“I can’t remember my moment on stage because I was shaking like a leaf,” says Eriksen. “My mouth was wobbling, everything was wobbling, but there was this sense of euphoria. It was the best thing I’ve ever done
“What appealed to me most was how I looked and how I felt,” she says. “It was one of those moments in my life when I actually liked myself again. Now I love going out.”
If Eriksen is prepping for a comp she trains twice a day, six days a week. She’s lost 20 kilos since first starting out — not surprising, since a bodybuilder’s prep diet tends to revolve around protein powder, oats, banana, chicken and broccoli. But just as rewarding, her pursuit has become a family affair.
“My husband and I both compete so we like to take turns — when he’s doing his prep I help him with his prep and with the kids, and vice versa,” she says. “My daughter, who’s 12, won the Kids’ Fitness division in Las Vegas two years ago, so she’s inspired by it. My youngest son sells merchandise at the competitions.”
Eriksen’s next competition won’t be until 2021 in New York. She’s taking a break because she’s going through menopause. Giving herself permission to wind back her training and rebalance her body has been one of her biggest challenges so far. Her solution is to set herself a much longer prep-period than usual.
“My metabolism has slowed down quite a bit and I feel tired and get hot flashes,” she says. “It’s an emotional period for me so I’ve mentally had to get back on track again, too. It will just mean I’ve got to work a bit harder.”
Menopause takes a toll
Perth-based Stephen Arnold is a training and nutrition coach with a history of training clients competing for bodybuilding comps. He has a different view of menopause.
“Women always think that being menopausal or postmenopausal is a disadvantage to them in the physical context,” he says, “but in terms of bodybuilding it’s actually the opposite: your hormonal profile is more favourable for performance.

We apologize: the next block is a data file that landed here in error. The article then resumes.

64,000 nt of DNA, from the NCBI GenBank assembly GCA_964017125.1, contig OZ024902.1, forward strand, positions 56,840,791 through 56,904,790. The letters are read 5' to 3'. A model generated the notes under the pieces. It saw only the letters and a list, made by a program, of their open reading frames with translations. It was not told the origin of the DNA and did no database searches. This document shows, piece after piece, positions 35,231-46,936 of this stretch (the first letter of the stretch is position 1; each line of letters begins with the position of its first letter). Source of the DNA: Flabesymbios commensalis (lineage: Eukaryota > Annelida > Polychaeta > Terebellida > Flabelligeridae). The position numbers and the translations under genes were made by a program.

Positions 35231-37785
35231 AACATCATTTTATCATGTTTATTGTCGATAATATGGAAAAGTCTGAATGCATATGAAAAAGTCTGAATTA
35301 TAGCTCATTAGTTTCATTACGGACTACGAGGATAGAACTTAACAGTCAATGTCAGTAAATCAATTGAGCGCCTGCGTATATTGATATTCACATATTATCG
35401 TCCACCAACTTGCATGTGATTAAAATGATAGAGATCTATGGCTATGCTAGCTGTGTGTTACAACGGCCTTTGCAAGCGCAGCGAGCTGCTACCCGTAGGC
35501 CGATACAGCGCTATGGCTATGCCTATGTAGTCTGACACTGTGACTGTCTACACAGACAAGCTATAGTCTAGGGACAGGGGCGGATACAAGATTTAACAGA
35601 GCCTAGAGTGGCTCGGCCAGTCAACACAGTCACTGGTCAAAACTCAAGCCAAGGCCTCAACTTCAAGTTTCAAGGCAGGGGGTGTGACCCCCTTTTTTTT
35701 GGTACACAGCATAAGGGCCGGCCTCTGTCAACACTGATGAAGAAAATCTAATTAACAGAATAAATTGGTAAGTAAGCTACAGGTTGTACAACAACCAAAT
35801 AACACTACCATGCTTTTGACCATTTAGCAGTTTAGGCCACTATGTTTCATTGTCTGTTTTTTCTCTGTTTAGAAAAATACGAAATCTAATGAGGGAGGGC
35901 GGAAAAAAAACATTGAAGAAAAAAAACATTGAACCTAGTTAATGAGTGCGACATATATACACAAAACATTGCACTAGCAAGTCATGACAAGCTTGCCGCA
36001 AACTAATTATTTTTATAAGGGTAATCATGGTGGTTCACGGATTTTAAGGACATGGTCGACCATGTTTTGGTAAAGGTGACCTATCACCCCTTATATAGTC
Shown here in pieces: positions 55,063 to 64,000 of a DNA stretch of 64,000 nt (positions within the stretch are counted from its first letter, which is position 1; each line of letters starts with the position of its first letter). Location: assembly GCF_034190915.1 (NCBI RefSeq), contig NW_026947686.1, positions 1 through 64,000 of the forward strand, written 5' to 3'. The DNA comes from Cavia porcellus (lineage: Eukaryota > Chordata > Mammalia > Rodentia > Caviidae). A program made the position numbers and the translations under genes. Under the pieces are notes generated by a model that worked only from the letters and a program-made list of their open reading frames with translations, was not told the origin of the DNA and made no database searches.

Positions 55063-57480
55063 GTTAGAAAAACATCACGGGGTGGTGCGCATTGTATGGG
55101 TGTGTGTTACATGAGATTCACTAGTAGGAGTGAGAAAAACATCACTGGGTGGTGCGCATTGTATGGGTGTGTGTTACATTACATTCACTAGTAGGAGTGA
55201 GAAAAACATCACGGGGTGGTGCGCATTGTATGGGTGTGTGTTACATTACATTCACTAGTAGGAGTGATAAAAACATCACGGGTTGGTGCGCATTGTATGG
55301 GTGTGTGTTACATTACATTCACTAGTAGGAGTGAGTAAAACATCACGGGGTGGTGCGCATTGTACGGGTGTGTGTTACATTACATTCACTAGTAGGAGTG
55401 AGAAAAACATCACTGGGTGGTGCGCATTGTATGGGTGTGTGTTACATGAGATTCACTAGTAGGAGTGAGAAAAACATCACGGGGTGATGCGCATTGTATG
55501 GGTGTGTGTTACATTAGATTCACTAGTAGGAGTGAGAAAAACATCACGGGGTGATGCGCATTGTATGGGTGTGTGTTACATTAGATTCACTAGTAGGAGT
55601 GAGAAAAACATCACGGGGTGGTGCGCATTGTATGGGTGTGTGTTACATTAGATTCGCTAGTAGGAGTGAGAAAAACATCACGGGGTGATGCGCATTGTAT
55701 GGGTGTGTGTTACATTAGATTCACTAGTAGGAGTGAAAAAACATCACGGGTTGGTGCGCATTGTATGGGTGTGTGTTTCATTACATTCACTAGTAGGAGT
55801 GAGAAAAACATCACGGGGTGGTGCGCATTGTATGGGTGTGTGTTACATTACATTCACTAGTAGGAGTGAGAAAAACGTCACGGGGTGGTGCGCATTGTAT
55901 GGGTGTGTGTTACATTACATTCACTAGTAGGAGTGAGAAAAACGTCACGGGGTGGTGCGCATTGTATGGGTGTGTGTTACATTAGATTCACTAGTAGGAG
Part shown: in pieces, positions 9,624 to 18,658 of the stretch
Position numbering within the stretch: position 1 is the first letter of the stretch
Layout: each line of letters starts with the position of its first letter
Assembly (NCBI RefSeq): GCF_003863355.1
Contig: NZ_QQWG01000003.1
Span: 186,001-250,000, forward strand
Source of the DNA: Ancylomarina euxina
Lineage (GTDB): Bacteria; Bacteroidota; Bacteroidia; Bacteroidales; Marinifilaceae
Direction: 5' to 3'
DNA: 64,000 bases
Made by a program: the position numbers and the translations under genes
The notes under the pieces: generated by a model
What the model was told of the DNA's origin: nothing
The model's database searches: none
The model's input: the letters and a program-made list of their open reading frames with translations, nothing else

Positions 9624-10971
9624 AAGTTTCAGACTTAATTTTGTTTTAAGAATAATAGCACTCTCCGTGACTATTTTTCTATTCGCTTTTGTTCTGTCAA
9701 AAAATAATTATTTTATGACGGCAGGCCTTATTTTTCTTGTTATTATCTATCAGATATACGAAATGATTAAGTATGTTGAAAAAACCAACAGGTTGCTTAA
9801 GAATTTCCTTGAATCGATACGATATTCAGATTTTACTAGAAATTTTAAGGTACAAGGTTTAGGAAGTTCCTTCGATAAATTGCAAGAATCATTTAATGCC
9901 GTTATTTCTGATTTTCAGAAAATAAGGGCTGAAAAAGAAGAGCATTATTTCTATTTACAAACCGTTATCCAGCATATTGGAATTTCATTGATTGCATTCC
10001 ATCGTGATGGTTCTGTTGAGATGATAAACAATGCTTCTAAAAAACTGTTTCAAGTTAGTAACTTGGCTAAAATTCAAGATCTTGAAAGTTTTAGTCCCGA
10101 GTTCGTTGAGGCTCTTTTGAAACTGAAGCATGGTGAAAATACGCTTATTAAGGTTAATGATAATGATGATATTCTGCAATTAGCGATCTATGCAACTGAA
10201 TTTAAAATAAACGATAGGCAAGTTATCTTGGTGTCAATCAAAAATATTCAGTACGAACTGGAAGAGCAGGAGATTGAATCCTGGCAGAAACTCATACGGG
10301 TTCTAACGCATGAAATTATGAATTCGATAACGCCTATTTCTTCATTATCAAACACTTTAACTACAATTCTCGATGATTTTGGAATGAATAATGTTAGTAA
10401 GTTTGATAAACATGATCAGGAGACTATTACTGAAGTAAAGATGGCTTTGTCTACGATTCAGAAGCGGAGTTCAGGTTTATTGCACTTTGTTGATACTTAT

“Obviously with age we do slow down — our type-one muscle fibre turns into type two — but for a woman, her estrogen levels reduce in relation to testosterone as she goes through menopause, which means less fat retention in the lower extremities.”
That gives a post-menopausal woman the advantage over younger women, he says, in that she might get leaner legs from fat loss. And while ageing does increase sarcopenia — the loss of muscle tissue — he argues that if someone has been regularly working out throughout their life, they have a headstart on building muscle in the first place.
Sometimes bodybuilding is just the perfect sport for an older woman with an athletic background to move into. Brad Turnball is a strength and conditioning coach — and former bodybuilder — also based in Perth. He says that sometimes women who take up bodyboarding later in life have already been athletic in other fields.
“It often comes down to injuries,” he says. “Most track and field athletes will already have a certain amount of physical presence. They might bung a knee but at least they can now do physique competitions.”
Discipline comes with age
Turnball recently coached Karen Adigos, who won the Women’s Figure category at International Federation of Bodybuilding and Fitness WA in March. Adigos is turning 40 this year and thinks that older women have one definite advantage.
“It’s harder for younger women to have the same sense of discipline,” she says. “They might feel like they’re missing out on partying.”
Karen Adigos has found peace in her bodybuilding training routine. (ABC News: Jenny Valentish)